Wiring for Whole House Distributed Audio
By Mike Hopkins
Aperion Audio Product Development Manager
Have you ever wanted to listen to some music in the kitchen while you were making dinner, but you just didn’t have space to add speakers and an amplifier? How about having music playing in the background in every room of your house? Well, the good news is that whole house audio is not as difficult as you might think! Whole house distributed audio is a great way to improve your home, not only in value, but in lifestyle and livability as well.
How do I get started and what equipment do I need?
There are a few different ways to run extra speakers in your home. One option is to run the wire directly from a receiver, meaning the volume on your receiver controls the volume on the speaker. One nice feature available on most new home theater receivers is the addition of a powered or assignable second zone. Some receivers even have three or even four separate zone controls. A powered second zone on a home theater receiver will allow the addition of one pair of speakers to be used independently at the same time using a separate source. For example, you can be watching a movie in your living room in 5.1 channel surround sound, while the second zone, perhaps the kitchen, can be listening to a CD at the same time. Many manufacturers call this multi-room, multi-source capability. While the second powered zone feature is a great addition, it is really only intended to be used with one pair of speakers. If your 7.1 receiver doesn’t have a separate powered second zone, in most cases the 6th and 7th channel will be assignable to a second zone. Huh? What this means is that your 7 channel receiver can run 7 speakers only, so you can choose between a 5.1 system and two “zone two” speakers, or a full 7.1 system. If you want to run a 7.1 system and an additional pair of speakers, you will need another amplifier for the second zone.
Another common way to send amplified sound to multiple rooms from a stereo receiver is to use an impedance matching speaker selector from companies like Sonance or Niles. A speaker selector can take the power signal from a stereo (2 channel) receiver or amp and distribute it to multiple pairs of speakers. The impedance matching ability tricks your receiver or amp into thinking it is just powering one pair of speakers, which protects the amplifier from damage. The only downside of the speaker selector is the audio quality and volume is diminished due to its being spread thin over all of the speakers as opposed to just a pair. Using a speaker selector can work well if you just want background music throughout your house and outdoors.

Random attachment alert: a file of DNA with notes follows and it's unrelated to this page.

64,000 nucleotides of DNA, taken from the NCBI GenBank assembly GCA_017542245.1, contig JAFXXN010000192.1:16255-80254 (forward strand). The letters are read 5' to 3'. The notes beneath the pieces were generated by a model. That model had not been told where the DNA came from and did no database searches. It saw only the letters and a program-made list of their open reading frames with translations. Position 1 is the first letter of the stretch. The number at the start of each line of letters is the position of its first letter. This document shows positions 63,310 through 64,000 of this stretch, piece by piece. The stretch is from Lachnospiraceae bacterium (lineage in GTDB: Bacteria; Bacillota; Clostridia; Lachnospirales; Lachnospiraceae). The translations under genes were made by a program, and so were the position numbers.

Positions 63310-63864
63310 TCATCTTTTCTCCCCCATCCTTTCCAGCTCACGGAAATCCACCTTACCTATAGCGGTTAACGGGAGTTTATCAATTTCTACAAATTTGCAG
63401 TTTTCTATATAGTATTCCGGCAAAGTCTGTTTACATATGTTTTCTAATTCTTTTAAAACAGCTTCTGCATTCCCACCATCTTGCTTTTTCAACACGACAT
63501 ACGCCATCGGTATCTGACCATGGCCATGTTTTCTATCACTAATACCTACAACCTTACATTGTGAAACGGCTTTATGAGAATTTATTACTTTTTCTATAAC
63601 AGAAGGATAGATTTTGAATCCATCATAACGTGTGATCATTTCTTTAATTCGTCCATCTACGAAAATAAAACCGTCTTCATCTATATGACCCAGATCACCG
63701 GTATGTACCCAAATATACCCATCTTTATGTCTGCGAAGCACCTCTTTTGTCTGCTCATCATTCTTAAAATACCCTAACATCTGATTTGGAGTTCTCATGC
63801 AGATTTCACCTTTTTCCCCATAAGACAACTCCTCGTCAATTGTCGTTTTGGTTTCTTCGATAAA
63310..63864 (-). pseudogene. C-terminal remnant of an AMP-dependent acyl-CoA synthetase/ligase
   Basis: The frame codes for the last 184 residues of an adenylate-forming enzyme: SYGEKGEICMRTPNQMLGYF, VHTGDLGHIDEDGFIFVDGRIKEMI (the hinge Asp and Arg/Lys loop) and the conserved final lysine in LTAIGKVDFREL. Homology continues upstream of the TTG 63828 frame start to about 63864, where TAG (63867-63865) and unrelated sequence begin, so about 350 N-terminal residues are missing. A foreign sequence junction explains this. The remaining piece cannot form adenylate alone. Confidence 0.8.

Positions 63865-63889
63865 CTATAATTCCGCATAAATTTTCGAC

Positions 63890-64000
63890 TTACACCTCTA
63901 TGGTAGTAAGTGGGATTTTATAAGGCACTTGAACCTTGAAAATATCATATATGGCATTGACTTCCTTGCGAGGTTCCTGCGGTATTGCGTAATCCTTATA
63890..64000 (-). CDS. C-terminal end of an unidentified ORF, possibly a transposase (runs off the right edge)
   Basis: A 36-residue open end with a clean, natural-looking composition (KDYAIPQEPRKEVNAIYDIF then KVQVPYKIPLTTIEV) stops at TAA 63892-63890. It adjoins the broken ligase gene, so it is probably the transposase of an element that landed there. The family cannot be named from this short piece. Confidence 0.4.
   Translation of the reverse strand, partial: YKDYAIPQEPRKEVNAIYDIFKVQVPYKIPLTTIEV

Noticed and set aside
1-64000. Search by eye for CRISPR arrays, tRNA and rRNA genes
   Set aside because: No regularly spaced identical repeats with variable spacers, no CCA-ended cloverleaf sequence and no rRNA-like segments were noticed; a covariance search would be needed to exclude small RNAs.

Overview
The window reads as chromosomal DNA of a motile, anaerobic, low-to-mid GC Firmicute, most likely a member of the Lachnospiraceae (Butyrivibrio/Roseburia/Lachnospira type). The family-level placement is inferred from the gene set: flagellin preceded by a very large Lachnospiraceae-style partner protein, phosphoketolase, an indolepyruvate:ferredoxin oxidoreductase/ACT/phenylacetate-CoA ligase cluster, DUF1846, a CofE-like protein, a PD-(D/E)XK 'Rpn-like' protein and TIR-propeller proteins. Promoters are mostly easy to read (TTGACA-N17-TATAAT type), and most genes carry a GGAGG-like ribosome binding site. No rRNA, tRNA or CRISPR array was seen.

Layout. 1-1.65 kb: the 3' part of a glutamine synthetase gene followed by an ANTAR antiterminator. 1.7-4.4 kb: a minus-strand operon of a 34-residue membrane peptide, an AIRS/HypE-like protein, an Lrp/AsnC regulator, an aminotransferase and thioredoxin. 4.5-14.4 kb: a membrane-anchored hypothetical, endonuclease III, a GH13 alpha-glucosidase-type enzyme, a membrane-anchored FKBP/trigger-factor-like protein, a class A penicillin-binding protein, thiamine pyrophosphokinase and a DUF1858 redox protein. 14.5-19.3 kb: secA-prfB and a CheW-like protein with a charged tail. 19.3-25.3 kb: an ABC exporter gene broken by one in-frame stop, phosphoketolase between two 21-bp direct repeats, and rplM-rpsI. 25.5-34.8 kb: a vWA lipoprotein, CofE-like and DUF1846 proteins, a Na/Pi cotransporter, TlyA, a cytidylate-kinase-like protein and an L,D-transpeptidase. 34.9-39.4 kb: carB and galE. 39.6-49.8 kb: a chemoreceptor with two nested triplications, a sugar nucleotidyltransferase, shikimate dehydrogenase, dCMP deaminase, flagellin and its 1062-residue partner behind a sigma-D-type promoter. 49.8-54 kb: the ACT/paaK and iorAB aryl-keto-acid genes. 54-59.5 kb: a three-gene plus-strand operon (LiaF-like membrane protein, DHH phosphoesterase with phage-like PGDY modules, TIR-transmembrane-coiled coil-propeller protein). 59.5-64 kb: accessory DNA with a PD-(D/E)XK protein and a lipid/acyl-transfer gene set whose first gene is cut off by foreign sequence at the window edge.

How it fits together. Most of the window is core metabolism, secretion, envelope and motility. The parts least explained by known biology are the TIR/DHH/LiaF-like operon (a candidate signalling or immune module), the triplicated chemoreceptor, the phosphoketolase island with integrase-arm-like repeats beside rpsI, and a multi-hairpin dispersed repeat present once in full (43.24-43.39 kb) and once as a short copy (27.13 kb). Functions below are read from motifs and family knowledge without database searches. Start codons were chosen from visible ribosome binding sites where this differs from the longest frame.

If you are looking for more volume and higher quality sound the third option is to install a multi channel amplifier. Similar to a speaker selector device, a multi channel amplifier allows you to run multiple speaker pairs. It improves the sound quality by adding an amplifier to the mix. This will give you more volume along with better sound quality. Multi channel amplifiers range in price from a few hundred dollars to a few thousand dollars depending on the number of channels, power output and sophistication of the controls. Think about how you will use your system most often and get the amplifier that suits your needs. If you only plan to have one source and one volume control throughout your entire house, you can get by with a much less expensive amplifier. If you want to control the volume in every zone separately and have multiple sources, you will need to spend a lot more.
Running Your Wires